LastPass potentially hacked, users urged to change master passwords

LastPass potentially hacked, users urged to change master passwords

Free password management program LastPass, a browser extension that manages passwords and automates form filling, has been subjected to an external attack which could see user email addresses, their server salt and salted password hashes stolen by attackers.

Posting on the company blog, the LastPass team explains that evidence of an attack was first noticed on Tuesday after the server logs were checked and anomalies identified and processed. Network traffic, over a period of a few minutes, spiked on one of the non-critical LastPass machines. Not able to identify the cause, the team noticed a similar traffic spike in the opposite direction, suggesting that the data on the machines was somehow accessed.

LastPass explains what it thinks might have been comprised:

We know roughly the amount of data transfered and that it’s big enough to have transfered people’s email addresses, the server salt and their salted password hashes from the database. We also know that the amount of data taken isn’t remotely enough to have pulled many users encrypted data blobs.

Users with a “strong, non-dictionary based password or pass phrase” should not be affected, LastPass believes that to gain access to passwords, attackers will need to brute-force its user’s master passwords to gain access to user data.

LastPass urges all of its users to change their passwords to counter the threat and has brought into place an additional level of security to identify if the user is accessing the site from an IP address they have used before, also requiring email address to be validated. The company believes this could fox potential attackers if the access masters passwords, as they would not have access to a user’s email account or IP address.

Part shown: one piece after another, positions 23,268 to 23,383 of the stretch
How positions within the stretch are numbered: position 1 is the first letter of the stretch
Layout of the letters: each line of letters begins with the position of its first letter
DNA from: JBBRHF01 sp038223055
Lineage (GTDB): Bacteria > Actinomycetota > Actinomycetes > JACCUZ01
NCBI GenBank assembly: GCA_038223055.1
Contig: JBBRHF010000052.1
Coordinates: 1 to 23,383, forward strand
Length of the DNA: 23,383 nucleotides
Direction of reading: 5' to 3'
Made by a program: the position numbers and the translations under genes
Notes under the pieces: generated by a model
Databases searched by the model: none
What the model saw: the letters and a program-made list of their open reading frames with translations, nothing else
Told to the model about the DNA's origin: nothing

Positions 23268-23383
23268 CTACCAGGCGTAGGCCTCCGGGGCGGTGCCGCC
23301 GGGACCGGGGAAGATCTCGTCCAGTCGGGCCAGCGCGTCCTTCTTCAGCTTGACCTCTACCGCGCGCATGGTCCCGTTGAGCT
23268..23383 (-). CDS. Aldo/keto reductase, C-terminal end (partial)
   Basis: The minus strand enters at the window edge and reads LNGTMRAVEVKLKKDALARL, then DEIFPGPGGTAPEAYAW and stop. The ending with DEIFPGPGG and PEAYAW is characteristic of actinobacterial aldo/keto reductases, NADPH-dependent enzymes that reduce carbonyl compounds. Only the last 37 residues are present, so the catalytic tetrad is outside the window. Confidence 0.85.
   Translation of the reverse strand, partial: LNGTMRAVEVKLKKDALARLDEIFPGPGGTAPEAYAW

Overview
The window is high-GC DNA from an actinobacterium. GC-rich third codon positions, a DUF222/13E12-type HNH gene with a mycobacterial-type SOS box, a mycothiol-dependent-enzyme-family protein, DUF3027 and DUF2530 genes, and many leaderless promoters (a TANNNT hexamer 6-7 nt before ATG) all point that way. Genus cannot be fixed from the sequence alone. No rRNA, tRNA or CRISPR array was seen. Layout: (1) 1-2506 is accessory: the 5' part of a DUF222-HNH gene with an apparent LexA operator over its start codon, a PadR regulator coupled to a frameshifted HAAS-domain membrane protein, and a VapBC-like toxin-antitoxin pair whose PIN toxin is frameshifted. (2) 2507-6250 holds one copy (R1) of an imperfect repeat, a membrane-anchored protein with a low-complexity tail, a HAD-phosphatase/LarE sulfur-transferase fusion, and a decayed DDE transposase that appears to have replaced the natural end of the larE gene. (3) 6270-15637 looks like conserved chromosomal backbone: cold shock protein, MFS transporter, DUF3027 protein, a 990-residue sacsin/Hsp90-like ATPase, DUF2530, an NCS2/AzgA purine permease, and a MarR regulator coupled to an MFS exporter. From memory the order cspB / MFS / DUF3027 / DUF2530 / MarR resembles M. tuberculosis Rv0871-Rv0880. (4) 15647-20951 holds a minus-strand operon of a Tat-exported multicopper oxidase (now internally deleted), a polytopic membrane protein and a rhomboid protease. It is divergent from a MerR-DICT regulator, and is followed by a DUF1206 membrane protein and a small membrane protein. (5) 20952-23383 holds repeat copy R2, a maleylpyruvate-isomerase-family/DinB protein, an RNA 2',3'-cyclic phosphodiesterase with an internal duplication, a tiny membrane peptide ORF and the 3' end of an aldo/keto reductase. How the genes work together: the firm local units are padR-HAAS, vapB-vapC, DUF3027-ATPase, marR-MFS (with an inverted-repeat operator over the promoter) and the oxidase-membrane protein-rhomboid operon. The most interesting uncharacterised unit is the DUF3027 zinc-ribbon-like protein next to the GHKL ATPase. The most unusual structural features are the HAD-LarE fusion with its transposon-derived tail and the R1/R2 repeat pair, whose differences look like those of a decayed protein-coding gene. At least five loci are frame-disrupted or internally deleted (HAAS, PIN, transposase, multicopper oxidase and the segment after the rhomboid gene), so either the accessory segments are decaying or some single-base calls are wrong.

As a result of the compromise, LastPass is taking the opportunity to introduce extra encryption on its servers:

We’re also taking this as an opportunity to roll out something we’ve been planning for a while: PBKDF2 using SHA-256 on the server with a 256-bit salt utilizing 100,000 rounds. We’ll be rolling out a second implementation of it with the client too. In more basic terms, this further mitigates the risk if we ever see something suspicious like this in the future. As we continue to grow we’ll continue to find ways to reduce how large a target we are.

The biggest problem LastPass has faced is identifying what happened. Its servers were more open than they needed to be and their log files do not give them much to go on. The company has made sure to rebuild its boxes, shut down and move services and verify the source code on its websites.

Unfortunately none of that will help if attackers are able to gain access to more than just a password. If you are a LastPass user, we recommend that you change your password immediately and frequently check the LastPass blog to await more information from the team.

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